In American whiskey, distillers have this odd desire to say they were the first with something.
“We were the first distiller on this hill, who started on a Tuesday.” (Nobody made this claim.)
“We were the first distiller here since Prohibition.” (Even if true, nobody cares anymore.)
“We were the first to distill barefooted.” (Okay, nobody really makes this claim, but all eyes are on Smooth Ambler to make it soon.)
Upstart distillers are notorious for “first” marketing. Likely hoping to garner attention and instant market share, they try to find the one area to stake their “first” claim. And so many times, it’s wrong.
In 2014, Heartland distillery claimed to be the first new distillery in Indiana since Prohibition. Chuck Cowdery called them out, and they no longer say this. A distillery in Lawrenceburg, Ind., has made whiskey long before Heartland opened.
Of course, the larger distillers make silly claims, too, but theirs are often from the long, long ago. From Bulleit, whose recipe allegedly comes from the 1800s-era Augustus Bulleit and is coincidently similar to its contracted distillers, to Elijah Craig, who touts Craig as the “Father of Bourbon” on its label despite historians questioning the 1789 claim, whiskey labels are not where we go for the truth. But they’re really just stories, and I think I’ve grown numb to pre-Internet marketing BS. Hell, Coca-Cola shaped the image of Santa Claus. Does that invalidate my Transformer collection Santa got me last year? (I mean, when I was 12.)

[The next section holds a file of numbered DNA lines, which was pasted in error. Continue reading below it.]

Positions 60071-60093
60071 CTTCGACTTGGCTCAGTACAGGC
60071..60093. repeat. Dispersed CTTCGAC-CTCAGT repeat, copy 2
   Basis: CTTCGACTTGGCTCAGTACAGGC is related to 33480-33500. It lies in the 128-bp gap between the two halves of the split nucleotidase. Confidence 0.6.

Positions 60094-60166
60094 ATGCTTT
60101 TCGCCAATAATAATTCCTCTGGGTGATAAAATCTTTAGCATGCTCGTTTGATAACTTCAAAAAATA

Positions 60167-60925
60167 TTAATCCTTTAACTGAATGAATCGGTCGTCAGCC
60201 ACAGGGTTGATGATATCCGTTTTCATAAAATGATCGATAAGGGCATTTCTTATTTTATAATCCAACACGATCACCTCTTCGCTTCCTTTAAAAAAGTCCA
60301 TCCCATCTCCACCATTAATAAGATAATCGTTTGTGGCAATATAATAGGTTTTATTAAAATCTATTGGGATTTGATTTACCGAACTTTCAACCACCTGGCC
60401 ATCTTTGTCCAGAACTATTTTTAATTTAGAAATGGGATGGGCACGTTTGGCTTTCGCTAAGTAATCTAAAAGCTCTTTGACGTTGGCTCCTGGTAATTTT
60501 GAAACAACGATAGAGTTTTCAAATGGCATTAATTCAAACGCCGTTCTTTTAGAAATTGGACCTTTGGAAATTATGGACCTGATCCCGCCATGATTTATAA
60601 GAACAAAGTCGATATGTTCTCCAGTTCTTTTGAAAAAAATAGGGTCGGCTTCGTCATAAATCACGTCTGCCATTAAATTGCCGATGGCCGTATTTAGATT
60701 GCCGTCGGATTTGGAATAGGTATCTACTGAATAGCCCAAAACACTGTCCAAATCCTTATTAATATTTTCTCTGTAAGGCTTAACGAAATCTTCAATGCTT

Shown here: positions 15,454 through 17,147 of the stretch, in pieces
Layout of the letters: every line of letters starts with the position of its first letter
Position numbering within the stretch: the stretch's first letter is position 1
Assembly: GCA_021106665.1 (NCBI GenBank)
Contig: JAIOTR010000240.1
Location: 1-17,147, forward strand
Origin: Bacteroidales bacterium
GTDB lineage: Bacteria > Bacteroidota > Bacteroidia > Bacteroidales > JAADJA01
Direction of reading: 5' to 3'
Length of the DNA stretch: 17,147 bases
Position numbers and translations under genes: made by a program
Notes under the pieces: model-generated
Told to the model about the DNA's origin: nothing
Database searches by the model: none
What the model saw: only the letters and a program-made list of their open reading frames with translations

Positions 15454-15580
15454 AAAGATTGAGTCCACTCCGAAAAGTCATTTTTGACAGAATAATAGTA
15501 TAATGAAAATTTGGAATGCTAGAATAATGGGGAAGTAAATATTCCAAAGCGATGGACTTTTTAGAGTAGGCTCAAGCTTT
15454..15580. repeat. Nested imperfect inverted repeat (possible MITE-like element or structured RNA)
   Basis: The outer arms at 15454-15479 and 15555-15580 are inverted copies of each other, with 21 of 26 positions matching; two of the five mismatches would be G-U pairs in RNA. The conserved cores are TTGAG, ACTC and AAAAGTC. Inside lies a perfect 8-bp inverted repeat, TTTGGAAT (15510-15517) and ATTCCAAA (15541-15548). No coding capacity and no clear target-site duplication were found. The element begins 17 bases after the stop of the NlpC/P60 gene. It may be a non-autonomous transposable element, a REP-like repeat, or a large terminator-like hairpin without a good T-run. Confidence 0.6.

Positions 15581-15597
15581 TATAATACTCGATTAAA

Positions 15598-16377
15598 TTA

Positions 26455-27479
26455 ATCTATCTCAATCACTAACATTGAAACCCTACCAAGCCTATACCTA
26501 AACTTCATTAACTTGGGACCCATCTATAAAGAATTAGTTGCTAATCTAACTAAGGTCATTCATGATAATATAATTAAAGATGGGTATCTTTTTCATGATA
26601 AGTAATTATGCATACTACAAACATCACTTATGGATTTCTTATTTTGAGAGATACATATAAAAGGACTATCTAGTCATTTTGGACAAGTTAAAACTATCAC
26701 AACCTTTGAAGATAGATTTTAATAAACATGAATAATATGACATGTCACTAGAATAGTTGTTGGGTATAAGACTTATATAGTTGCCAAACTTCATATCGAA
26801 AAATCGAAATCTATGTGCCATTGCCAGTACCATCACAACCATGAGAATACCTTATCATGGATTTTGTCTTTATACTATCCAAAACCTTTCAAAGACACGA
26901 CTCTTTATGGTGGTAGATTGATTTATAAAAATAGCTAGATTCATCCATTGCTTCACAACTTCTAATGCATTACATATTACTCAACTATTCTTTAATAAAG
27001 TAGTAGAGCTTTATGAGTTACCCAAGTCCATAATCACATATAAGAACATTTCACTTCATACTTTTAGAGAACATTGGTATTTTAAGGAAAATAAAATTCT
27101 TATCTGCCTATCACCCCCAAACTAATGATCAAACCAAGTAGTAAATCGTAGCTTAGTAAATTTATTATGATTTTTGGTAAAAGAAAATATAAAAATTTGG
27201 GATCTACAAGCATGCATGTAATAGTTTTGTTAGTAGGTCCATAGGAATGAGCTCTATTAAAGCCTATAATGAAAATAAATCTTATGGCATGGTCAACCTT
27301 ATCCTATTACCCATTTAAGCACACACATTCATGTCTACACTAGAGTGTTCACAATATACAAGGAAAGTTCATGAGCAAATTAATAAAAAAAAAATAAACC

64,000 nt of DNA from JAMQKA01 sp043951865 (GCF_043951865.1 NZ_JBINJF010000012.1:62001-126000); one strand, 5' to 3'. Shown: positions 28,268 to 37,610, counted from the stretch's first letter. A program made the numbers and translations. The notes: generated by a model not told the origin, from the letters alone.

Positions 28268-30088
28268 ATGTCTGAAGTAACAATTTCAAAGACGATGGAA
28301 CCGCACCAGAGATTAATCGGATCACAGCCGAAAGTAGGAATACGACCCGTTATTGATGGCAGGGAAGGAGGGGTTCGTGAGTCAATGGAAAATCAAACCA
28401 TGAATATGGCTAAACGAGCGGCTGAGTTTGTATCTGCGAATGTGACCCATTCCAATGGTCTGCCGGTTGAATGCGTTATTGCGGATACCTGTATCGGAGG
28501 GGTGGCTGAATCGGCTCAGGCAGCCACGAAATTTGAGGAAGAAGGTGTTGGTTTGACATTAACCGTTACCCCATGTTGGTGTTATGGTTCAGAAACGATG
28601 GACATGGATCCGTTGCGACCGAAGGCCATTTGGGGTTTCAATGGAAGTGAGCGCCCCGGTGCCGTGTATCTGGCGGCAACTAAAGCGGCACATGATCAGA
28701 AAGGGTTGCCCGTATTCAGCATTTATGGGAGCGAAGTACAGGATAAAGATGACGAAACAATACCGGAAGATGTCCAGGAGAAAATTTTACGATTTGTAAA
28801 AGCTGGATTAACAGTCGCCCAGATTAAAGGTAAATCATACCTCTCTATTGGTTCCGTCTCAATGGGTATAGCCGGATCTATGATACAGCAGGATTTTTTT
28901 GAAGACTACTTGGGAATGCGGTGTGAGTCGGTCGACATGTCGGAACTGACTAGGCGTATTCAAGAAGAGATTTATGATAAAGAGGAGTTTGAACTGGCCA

For some reason, I’ve just completely written off all marketing pre 1995 as typical whiskey BS, a time honored tradition for distillers. Remember, this is the same industry, where whiskey makers claimed to cure cancer and everybody had the original sour mash whiskey. Where I draw the line is the post-Internet generation. It’s probably unfair, but there’s no excuse for creating non-verifiable marketing claims. If you want to find a historic figure and build a whiskey brand around that person, I’m all for it, but please do so in accordance to that person’s history. In fact, I’m a fan of the historical efforts put into the likes of Magnus, Pepper and Chicken Cock, all NDPs resurrecting past whiskey names.
What drives me crazy is the unnecessary “first” angle, even if the local media inserts the message and it then gets purported as fact. (I believe this is how the Elijah Craig legend took off, as noted in my book, Bourbon.) That’s the case here: According to WALB, Six & Twenty Distillery makes the “world’s only” five grain bourbon.
I don’t know why the news organization extrapolated first five grain, but Six & Twenty does not tout its five grain bourbon as the only one in the world. Rather, they say it’s “one of a kind.” That’s absolutely true, as they distill all local grains. Arguably, though, all whiskeys are one of a kind, because of their yeast, fermentation, distillation and aging techniques.
But five grain bourbon is nothing new. Woodstone Creek made five grain bourbon long before it was cool.
However, somebody will pick up WALB’s claim and report it, and another “first” error will populate the whiskey business. In my book, Six & Twenty gets a pass here, but many distillers would then attempt to turn the media into fact.
Therein lies the problem: Whiskey companies are all so hellbent on gaining a marketing edge that they are willing to allow lies or half truths as fact.
At some point, we must all realize that just because something is the “first” doesn’t mean it will win us over. If the first is historically mind blowing, such as the first distillery in Bourbon County since Prohibition or the first peated Bourbon, I think that opens the doors for a distillery. But the “first” to use corn from St. Louis urban farmers doesn’t pique the interest of many.
In the end, if your whiskey is good, you’ll sell it. If it stinks, well, good luck in your next career.